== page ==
pleated poppy

Thursday: I just love the gray and pink, don’t I? And I love, love, love that scarf. Also, I love THE GUN SHOW.

Shoes: Bare Traps
Trousers, Tee: Ann Taylor Loft
Cardigan, Scarf: Target

Friday: in which Tyler singlehandedly jinxes the Bronco’s chances…

Shoes: Converse/Target
Cords: Ann Taylor Loft
Sweater: Urban Thread/J. Crew

Tuesday: It was a fleece tights kind of day.


Shoes: Target
Tights: Shoe Station
Dress: Lole, from Zappos
Scarf: Gift

Aaaaaand Wednesday: I recycled this outfit but added a white tank under the shirt, both for a pop of non-color and also to add a little warmth.

I also added a Tyler for warmth. Let me state for the record that it was already 60 degrees when we left the house, yet he insisted on wearing that hooded jacket. Sigh.

Shoes: Shoe Station
Cords, tank: Ann Taylor Loft
Shirt: Target


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Study Hall: Tyler’s Desk

The weekend before the fire, we visited my mom and scored a bunch of free furniture – which was promptly hauled out of the house after the fire, cleaned, and stored for four months. So I’m just getting around to fixing it now. Don’t judge.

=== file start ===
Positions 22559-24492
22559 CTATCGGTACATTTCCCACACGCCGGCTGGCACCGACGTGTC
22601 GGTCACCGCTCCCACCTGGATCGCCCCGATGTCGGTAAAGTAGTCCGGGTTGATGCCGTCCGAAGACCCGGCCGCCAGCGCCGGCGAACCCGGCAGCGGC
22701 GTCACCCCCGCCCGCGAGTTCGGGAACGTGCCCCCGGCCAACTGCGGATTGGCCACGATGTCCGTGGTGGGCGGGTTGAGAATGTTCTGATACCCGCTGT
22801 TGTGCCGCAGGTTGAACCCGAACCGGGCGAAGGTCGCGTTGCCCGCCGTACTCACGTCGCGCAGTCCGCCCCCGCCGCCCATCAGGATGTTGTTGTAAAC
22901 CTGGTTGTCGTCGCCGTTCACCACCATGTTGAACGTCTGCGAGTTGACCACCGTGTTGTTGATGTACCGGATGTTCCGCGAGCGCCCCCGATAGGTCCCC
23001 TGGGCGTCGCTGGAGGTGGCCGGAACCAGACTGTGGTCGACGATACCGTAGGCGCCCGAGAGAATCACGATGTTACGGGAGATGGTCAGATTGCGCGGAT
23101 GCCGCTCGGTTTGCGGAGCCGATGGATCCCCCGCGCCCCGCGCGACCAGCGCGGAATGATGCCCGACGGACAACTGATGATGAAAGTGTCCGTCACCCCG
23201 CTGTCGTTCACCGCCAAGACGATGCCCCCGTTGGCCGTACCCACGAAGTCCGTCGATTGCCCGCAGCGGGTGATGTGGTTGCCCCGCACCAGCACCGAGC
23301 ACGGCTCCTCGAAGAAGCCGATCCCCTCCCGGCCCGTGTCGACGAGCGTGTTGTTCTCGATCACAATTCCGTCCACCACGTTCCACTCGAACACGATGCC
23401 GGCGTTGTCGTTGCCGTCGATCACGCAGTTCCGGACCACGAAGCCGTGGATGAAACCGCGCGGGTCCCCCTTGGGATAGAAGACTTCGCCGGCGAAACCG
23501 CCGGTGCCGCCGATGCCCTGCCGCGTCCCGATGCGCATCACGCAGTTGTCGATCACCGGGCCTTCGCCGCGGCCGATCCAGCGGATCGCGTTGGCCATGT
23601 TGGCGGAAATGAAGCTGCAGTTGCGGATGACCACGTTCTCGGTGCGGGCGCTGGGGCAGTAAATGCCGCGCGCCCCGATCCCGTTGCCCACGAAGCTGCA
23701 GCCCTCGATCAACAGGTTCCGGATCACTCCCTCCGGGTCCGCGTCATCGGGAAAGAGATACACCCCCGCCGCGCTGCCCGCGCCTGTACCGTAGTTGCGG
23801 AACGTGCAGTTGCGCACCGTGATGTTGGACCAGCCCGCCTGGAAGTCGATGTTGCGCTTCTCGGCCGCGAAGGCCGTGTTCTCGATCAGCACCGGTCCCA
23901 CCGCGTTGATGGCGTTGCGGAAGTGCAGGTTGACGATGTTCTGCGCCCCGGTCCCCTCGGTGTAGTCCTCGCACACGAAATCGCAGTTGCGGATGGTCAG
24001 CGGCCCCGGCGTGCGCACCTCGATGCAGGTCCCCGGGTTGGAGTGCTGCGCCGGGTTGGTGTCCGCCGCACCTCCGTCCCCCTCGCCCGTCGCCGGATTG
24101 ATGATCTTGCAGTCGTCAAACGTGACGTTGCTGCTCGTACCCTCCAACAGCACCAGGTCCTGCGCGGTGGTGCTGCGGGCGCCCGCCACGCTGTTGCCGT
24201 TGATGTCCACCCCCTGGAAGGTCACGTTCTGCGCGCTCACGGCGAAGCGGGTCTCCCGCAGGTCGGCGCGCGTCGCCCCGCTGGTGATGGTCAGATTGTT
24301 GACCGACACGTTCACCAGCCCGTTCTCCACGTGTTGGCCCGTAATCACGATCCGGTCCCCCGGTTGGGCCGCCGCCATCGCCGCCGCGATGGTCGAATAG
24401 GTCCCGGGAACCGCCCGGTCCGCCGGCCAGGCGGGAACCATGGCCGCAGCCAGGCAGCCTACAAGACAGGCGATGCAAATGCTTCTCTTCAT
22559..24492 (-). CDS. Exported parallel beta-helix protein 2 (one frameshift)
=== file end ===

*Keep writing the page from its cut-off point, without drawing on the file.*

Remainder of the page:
Tyler’s desk was by far in the worst shape of the lot, so I decided to tackle it first. I’m far more handy with paint than I am with reupholstering.

The problems are pretty obvious – the finish is jacked up, the handles need replacing, and it smells faintly of Doritos and socks. But on the other hand it has good lines, doesn’t wobble, and is made of real wood (not veneers).

Luckily, there’s “Covers a Multitude of Sins” in a can, a.k.a. Zinsser’s Cover Stain Primer/Sealer.

Two coats of primer, two coats of semigloss white paint. Then it was time to get fancy.

I carefully measured and taped out a star on the top of the desk, and Jason taped off a couple of stripes down the sides.

After letting it dry overnight, we held our breath and peeled off the tape.


I let Tyler pick out the drawer pulls. He liked these because “they look like shields.”

Ooooohhhh…kay. Fine by me.

So, to refresh your memory, here’s the Before picture:

And the After:

Now, if I can just get him to sit down and study…..

Update: Now with bonus art!

For Tyler’s birthday last year, I got him a set of these amazing prints from Imagekind.

I matted them with – what else? – leftover burlap, recycled the frames from his previous bedroom art, and hung them over his desk.

I love them because they don’t scream “STAR WARS SUPERFAN.” They…. whisper it. Star Wars Superfan. Shhhh.


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Itsy Bitsy Teeny Weeny: A Master Bathroom

Our master bathroom is small. Not “on the small side,” but small. Not counting the shower enclosure, the bathroom measures 5 feet x 5 feet.

Can you feel the walls closing in?

This is what it looked like when we moved in (the first time):

It had been remodeled, and I really liked the flooring and fixtures they chose, especially the decorative metal tile band in the shower:


In fact, after the fire, the only thing we changed was the color on the walls and the shower curtain. We also added an outlet by the sink. But in such a small space, those changes made quite an impact.